That honest and sincere individuals can free themselves from leftism because they are disgusted by its practices ; or because they understand - as an individual who really want to defeat capitalism and still has the strength to do so - it's a dead-end is one thing. Its another thing conclude that the passage through by leftism can represent a positive step towards the political clarification and evolution of a militant. The habits and ideas which were acquired in leftist groups retard the understanding of a truly living Marxism. The militantism of individuals in these leftist groups, leagued them with organisations of capital by bringing conscious proletarian elements in the same mess as themselves.
So that the individuals who really want to come out from leftism can make it happen, it is indispensable that they politically, and explicitly, break with leftism in general, and with their past experiences in particular.
Same Opportunism in the N.I" no.7 (December 2006)
Taking into account the article of December 2006, the use of the front page's headline "workers power against capitalist exploitation " puzzled us. It's an old slogan of the En Lutte!'s platform between September '73 and May '75. "Workers power " for the Maoists during those years was a step while waiting for the revolution in the imperialist countries. What is clear for the Communist Left is the dictatorship of the proletariat on an international level. So it can destroy capitalism, the working class has to overthrow all states and establish the dictatorship of the proletariat on a world level : the international power of the workers councils regrouping the whole proletariat.
In "Notes de Lecture, Deux Regards sur Jeanne Corbin (reading's notes, two looks on Jeanne Corbin - free translation)", Notes Internationalistes wishes to soften us up, again, on this Stalinist by throwing up the following ravings : "Yet, in the decade which will follow, the CCP will experience important crisis : the Guzenko's affair, the revelations of the XXth CPSU and the Hungarian insurrection of 1956. These crisis will lead many of the formers Jeanne Corbin's comrades to leave it. No one can know what would have been the Jeanne's attitude if she still would have been alive." (free translation). (Notes Internationalistes, nouvelles séries no.7 )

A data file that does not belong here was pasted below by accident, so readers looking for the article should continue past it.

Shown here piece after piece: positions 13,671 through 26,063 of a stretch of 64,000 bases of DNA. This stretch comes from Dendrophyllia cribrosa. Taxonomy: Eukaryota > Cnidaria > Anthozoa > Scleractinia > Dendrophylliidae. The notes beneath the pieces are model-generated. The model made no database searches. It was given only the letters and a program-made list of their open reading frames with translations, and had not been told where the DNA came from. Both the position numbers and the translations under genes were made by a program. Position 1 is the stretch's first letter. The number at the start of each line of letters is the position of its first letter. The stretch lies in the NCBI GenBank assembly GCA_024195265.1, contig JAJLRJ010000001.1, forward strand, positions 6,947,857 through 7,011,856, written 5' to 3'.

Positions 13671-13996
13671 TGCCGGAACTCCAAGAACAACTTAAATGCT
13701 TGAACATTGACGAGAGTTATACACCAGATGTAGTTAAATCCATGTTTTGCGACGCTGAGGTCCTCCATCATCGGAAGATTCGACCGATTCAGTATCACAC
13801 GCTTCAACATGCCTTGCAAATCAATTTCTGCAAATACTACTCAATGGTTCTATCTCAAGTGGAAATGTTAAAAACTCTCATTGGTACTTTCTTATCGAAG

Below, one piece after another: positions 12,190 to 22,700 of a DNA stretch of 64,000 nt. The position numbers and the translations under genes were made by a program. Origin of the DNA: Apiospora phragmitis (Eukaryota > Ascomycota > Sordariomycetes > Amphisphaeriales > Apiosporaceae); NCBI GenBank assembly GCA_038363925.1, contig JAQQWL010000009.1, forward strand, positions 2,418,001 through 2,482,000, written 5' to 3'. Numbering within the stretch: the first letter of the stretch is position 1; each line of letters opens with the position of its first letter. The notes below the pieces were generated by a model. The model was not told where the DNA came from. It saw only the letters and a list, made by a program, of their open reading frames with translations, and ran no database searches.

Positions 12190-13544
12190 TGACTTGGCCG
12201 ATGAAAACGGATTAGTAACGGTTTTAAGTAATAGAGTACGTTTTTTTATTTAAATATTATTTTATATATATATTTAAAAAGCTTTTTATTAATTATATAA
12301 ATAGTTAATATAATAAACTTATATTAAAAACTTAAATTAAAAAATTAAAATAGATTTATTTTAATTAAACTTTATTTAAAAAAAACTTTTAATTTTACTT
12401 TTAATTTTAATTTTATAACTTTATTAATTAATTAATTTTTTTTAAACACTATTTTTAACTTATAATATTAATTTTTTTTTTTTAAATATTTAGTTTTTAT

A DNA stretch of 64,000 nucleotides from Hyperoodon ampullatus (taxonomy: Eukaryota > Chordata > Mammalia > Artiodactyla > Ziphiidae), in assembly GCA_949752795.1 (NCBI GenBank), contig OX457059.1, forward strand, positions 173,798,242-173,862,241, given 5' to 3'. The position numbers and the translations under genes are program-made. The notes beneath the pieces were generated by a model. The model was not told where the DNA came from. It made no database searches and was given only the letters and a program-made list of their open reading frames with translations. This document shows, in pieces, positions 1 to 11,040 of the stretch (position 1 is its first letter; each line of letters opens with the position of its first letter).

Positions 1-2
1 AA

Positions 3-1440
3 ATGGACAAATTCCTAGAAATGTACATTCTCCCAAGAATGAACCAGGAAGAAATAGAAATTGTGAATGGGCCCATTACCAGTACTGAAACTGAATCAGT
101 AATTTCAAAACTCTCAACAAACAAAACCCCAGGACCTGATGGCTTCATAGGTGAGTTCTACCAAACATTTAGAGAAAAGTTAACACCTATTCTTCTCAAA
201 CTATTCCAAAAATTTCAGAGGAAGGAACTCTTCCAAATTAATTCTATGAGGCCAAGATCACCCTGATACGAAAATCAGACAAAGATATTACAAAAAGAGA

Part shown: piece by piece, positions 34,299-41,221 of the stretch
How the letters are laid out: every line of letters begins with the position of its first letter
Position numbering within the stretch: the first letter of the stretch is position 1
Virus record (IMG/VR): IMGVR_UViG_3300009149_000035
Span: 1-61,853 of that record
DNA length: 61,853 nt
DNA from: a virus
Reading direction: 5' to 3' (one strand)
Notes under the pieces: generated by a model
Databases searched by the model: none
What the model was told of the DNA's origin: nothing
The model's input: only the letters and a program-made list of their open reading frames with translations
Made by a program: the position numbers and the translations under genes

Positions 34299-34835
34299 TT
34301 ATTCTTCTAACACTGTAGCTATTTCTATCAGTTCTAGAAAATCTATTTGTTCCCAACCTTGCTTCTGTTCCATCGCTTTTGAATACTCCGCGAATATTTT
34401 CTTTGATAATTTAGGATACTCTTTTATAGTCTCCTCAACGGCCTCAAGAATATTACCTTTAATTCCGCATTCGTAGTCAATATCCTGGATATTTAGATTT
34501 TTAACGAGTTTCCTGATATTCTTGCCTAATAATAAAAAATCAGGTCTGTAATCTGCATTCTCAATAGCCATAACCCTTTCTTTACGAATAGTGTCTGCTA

This "heroin" who was an editor for the Worker, the party's newspaper union, a union organizer, a party's official, and a writer for the Ouvrier Canadien in the early '30's, was loaded to her neck with Stalinism and she wasn't just an ordinary member. We find the same non-materialist suppositions on their opinions of Stalinist personalities again. The conclusion of the "Note de Lecture" on the "Scènes de la vie en rouge, L’Époque de Jeanne Corbin (Scenes of the life in red, the epoch of Jeanne Corbin - free translation)" concludes "Still, the biography of Jeanne Corbin is an important book to understand the strength and weakness of the social movement of this epoch (free translation)" (Ibid). Again, the article wreaks havoc and confusion with the expression "social movement" which is used by Marxologists of all stripes.
What is fundamental for the Communist Left isn't to understand the strength and weakness of the social movement (sic!) but the fact that those Stalinists have introduced positions among workers which, in the name of the Russian Revolution, were means to defend capitalist society. What matters for us is the class point of view. As for the ravings on "what would have been Jeanne's attitude if she still would have been alive", it comes from the most insipid idealism.
Finally, will the GIO/IWG again take Marx out of context to make him say that "nothing human is foreign to us " as it is used in the article, to maybe justify their opportunist positions?
Some internationalist communists, Montréal June 2007
C.P. 55514, Succ. Maisonneuve, Montréal, QC